...are you thinking what we're thinking? How can there possibly be so many "colors" of the year and how exactly are these colors chosen? Yet, when we see an article we simply HAVE to click on it to find out what they think!
And whether we like the colors or not, it's always fun seeing what each brand decides to choose & how they choose these colors. So, do you think you'll use any of these colors in your design scheme in the coming year?
See what each brand thinks will be the 2020 'Color of the Year' Trend!
There's alot that renters and homeowners need to know about insurance. Money Girl covers five essential insurance tips about the protections you get from basic renters and home policies, mistakes to avoid when buying a policy, and ways to save money on premiums.
This week, I had to evacuate because of Hurricane Dorian. If you’ve ever experienced a natural disaster or had to evacuate your home, you know that insurance is a top concern. No matter where you live, there are common threats—such as California earthquakes, Oklahoma tornados, and Texas floods—that affect renters and homeowners.
Let's review five essential insurance tips that every renter and homeowner should know. You’ll learn the variety of protections you get from basic renters and
One of the most important things a buyer can do when purchasing a home is pick the best mortgage lender. Going about picking the best lender is something most buyers don’t give a lot of thought to.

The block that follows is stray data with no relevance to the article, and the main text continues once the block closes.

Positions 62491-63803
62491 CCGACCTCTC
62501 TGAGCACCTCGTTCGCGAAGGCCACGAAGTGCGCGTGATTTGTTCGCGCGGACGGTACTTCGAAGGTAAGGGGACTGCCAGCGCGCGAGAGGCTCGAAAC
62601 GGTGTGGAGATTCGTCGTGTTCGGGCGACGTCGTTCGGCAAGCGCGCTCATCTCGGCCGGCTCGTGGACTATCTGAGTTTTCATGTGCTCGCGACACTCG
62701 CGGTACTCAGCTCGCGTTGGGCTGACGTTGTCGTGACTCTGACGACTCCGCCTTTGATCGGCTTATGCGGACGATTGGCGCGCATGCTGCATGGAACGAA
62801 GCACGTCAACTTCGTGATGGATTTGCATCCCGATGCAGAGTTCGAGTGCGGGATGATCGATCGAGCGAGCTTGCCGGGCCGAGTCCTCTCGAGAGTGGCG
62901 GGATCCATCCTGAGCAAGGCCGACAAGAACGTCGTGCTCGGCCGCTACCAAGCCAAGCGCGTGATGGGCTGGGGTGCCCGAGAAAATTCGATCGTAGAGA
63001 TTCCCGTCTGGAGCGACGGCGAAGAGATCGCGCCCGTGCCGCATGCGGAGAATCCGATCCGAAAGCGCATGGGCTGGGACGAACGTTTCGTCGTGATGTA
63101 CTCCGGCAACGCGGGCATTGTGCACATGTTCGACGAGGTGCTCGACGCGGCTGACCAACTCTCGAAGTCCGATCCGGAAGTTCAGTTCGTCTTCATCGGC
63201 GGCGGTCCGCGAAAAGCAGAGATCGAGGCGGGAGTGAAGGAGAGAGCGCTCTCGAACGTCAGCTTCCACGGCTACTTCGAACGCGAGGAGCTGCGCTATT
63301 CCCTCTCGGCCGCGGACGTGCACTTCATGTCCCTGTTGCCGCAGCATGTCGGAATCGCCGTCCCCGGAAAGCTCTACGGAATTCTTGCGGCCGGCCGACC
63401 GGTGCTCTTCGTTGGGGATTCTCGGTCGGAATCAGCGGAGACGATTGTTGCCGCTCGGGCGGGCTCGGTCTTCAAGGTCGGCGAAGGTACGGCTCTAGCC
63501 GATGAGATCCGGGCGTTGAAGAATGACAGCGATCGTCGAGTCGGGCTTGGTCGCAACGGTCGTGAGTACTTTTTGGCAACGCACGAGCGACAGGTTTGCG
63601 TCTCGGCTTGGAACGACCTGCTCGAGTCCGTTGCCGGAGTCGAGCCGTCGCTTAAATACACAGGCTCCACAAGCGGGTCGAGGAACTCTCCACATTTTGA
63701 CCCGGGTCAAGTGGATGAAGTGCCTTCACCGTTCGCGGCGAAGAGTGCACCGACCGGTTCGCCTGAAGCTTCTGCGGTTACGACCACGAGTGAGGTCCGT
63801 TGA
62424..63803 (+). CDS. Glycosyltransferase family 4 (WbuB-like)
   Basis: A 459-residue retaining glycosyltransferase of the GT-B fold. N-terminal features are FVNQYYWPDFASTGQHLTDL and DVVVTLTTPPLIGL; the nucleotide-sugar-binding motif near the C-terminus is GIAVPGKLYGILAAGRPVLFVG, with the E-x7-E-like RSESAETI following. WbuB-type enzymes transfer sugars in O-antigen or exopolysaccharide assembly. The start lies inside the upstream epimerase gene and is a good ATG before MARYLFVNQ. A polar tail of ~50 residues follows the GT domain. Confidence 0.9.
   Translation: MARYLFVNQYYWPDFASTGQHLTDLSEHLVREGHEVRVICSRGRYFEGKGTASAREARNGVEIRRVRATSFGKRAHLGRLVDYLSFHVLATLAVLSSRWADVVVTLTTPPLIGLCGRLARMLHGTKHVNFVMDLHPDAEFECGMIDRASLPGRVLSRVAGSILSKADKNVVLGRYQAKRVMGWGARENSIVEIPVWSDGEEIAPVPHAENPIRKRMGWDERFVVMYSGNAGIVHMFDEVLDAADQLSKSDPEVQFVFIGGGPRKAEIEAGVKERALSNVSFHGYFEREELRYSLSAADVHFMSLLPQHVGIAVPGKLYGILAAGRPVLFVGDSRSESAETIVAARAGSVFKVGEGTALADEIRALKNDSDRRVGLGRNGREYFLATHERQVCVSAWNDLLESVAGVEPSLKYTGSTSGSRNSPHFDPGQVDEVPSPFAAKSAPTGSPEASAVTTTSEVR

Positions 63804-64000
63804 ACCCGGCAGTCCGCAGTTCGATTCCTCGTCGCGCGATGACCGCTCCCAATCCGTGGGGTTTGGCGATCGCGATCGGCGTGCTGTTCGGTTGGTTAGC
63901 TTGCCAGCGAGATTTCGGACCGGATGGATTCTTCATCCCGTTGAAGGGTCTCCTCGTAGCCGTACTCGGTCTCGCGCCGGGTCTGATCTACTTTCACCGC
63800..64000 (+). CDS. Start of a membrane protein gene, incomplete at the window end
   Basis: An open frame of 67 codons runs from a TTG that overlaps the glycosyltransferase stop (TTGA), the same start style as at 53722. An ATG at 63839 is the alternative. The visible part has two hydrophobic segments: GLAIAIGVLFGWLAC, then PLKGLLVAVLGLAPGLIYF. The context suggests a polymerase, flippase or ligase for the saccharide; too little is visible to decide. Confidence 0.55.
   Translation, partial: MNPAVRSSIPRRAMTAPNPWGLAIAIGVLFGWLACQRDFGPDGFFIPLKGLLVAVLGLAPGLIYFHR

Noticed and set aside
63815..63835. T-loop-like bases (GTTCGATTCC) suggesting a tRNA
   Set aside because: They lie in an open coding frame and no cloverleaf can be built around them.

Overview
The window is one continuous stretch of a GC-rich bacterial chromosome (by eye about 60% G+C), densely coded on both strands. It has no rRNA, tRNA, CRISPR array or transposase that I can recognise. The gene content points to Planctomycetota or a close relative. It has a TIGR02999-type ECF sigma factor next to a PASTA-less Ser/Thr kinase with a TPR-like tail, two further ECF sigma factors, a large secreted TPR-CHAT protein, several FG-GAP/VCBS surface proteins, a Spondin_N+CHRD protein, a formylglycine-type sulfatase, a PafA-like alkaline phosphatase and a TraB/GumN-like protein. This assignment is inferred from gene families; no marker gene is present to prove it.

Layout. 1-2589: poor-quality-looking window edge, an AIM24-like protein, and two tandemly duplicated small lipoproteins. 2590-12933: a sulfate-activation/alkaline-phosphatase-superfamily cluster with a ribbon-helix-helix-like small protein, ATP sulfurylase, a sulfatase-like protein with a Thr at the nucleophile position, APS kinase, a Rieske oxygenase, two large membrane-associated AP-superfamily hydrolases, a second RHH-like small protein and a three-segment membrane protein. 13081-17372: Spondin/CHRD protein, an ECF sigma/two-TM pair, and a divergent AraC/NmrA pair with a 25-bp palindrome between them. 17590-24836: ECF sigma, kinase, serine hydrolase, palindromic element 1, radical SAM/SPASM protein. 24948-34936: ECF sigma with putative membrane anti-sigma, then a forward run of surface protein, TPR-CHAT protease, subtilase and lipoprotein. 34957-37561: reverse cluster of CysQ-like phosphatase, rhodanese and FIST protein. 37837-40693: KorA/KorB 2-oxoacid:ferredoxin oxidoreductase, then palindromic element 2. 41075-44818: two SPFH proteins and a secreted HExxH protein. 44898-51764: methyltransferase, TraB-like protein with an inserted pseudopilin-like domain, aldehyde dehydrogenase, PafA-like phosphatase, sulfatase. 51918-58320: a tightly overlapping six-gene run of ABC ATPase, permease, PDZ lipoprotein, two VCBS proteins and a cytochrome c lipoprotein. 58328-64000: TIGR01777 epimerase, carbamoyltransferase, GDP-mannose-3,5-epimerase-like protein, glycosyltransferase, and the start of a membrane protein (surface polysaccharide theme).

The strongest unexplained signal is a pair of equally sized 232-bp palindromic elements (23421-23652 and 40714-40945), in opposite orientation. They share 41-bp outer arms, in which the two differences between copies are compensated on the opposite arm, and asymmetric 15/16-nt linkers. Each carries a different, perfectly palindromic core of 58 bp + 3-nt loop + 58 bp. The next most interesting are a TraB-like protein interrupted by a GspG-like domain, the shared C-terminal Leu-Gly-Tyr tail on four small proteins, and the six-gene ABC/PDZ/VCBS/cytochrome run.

Understanding how to pick the best financial institution to get a mortgage from, however, is a critical aspect of buying a home.
For most home buyers, getting a mortgage is a necessity. Homes are expensive, even the affordable ones, making buying them with cash impossible. Mortgage lenders specialize in filling in the gap between how much money you have and how much money you need to buy a home.
They are in business to attract home buyers like you, which means that you can often find better terms if you do a little shopping around.
From burglars to water damage, ensure you return to a safe and secure property by taking care of these few important things.
Lock it up
While this may sound like the world’s most obvious advice, homes have many entry points and it’s easy to forget to lock one up behind you. A spokesperson for Neighborly, a home services platform that connects homeowners with trusted professionals, says that July and August are the most frequent months for break-ins—and about 30 percent of home burglaries happen due to an unlocked window or door. The morning of your trip, go door to door and window to window to ensure all doors, windows, and basement access points are secured. Of course, deadbolts only protect you when they’ve been installed correctly, so
For the 3rd year in a row, our team will be collecting Thanksgiving Meal baskets and/or monetary donations toward making the meal baskets, for those less fortunate within our local community.
We are asking that you either provide the items listed below OR donate $40 so that our team can shop for & create the meal baskets to hand out.
Who will these baskets be donated to?
We reach out to school counselors, local churches and shelters and other community programs who have direct contact with those that are in need. We then hand out the baskets from our office and/or we deliver them to those who have no way of reaching our office.
If you know of a family, families or an organization that could benefit from these meal baskets, please reach out
When thinking about selling their house, homeowners have many options. A relatively new option is using an “iBuyer.” What is an iBuyer?